Lecture, two to four hours. Each course encompasses one recognized specialty in physical chemistry, generally taught by faculty members whose research interests embrace that specialty. S/U or letter grading.

  • C222. Mathematical Methods for Chemistry

    Units: 4

    Lecture, four hours. Enforced requisites: Mathematics 31A, 31B, 32A, 32B. Review of basic mathematics necessary to study physical chemistry at graduate level, with focus on review of vectors, linear algebra, elementary complex analysis, and solution of ordinary and partial differential equations. Development of problem-solving skills through homework based on these mathematical techniques, with examples from physical chemistry. Concurrently scheduled with course C122. S/U or letter grading.

  • C223A. Classical and Statistical Thermodynamics

    Units: 4

    Lecture, four hours; discussion, one hour. Requisite: course 110B or 156. Recommended: course 113A. Presentation of fundamentals of classical thermodynamics. Principles of statistical thermodynamics: probability, ensembles, partition functions, independent molecules, and perfect gas. Applications of classical and statistical thermodynamics selected from diatomic and polyatomic gases, solid and fluid states, phase equilibria, electric and magnetic effects, ortho-para hydrogen, chemical equilibria, reaction rates, imperfect gas, nonelectrolyte and electrolyte solutions, surface phenomena, high polymers, gravitation. May be concurrently scheduled with course C123A. S/U or letter grading.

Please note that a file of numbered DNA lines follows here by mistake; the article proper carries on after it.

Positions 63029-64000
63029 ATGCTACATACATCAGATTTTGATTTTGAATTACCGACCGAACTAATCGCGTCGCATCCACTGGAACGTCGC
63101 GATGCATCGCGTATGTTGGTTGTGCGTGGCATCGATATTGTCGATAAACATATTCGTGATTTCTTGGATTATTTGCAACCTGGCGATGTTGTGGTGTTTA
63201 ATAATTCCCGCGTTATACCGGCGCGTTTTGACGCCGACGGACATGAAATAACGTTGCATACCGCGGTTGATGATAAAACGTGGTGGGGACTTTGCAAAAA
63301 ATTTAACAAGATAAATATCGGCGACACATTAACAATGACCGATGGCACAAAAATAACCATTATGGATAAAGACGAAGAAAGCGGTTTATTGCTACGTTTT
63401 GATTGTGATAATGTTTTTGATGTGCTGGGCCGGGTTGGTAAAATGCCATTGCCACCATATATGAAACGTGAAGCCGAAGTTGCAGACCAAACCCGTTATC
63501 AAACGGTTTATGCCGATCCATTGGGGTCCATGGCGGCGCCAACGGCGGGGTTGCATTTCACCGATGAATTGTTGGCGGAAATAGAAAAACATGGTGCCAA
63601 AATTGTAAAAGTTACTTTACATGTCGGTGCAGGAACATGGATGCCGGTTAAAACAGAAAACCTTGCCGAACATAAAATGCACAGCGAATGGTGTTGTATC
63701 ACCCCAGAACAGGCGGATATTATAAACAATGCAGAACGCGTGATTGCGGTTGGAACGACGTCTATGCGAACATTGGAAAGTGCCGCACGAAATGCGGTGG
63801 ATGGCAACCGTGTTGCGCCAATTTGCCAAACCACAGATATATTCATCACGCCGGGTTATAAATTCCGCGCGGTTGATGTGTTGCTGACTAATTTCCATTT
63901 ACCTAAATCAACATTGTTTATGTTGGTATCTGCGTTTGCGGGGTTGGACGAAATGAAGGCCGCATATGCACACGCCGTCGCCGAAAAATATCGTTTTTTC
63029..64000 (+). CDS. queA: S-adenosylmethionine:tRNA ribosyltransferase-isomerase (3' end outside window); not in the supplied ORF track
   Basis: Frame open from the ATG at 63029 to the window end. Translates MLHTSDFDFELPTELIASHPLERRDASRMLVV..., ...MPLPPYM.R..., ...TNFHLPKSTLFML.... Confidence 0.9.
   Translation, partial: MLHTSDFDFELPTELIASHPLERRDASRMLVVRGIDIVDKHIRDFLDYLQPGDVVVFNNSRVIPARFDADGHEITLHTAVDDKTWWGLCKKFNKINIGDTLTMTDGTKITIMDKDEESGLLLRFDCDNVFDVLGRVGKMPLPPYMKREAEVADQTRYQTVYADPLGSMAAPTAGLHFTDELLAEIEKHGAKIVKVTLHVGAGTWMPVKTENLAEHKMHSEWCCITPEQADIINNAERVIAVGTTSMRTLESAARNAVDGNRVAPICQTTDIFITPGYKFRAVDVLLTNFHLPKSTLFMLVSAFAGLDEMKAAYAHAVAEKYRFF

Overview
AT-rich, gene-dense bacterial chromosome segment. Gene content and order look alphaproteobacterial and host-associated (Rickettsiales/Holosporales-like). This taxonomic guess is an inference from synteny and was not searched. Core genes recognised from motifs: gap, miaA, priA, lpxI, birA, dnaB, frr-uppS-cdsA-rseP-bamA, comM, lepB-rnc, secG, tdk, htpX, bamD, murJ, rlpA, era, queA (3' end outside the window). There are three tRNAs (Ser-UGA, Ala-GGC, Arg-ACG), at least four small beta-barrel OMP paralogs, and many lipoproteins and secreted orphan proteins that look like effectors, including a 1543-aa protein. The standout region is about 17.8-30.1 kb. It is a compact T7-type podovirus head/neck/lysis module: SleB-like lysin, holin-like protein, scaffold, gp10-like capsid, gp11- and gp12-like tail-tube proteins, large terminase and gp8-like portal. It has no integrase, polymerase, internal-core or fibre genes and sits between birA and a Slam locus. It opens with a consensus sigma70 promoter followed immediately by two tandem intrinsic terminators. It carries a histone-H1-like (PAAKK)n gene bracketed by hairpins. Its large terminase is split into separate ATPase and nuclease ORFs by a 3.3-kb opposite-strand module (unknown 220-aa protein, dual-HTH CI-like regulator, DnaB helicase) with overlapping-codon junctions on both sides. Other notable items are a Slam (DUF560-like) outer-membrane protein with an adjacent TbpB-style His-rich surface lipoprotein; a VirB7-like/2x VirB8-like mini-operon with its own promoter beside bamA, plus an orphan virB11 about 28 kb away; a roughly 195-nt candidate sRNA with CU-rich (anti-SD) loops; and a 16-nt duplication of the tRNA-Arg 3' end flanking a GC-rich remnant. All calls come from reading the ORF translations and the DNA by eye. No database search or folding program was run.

• C223B. Classical and Statistical Thermodynamics

    Units: 4

    Lecture, four hours; discussion, one hour. Requisite: course 110B or 156. Recommended: course 113A. Presentation of fundamentals of classical thermodynamics. Principles of statistical thermodynamics: probability, ensembles, partition functions, independent molecules, and perfect gas. Applications of classical and statistical thermodynamics selected from diatomic and polyatomic gases, solid and fluid states, phase equilibria, electric and magnetic effects, ortho-para hydrogen, chemical equilibria, reaction rates, imperfect gas, nonelectrolyte and electrolyte solutions, surface phenomena, high polymers, gravitation. May be concurrently scheduled with course C123B. S/U or letter grading.

  • M223C. Nonequilibrium Statistical Mechanics and Molecular Biophysics

    Units: 4

    (Same as Physics M215D.) Lecture, three hours. Requisites: courses C215B and C223B, or Physics 215A. Fundamentals of nonequilibrium thermodynamics and statistical mechanics applied to molecular biophysics. S/U or letter grading.

  • 225. Chemical Kinetics

    Units: 4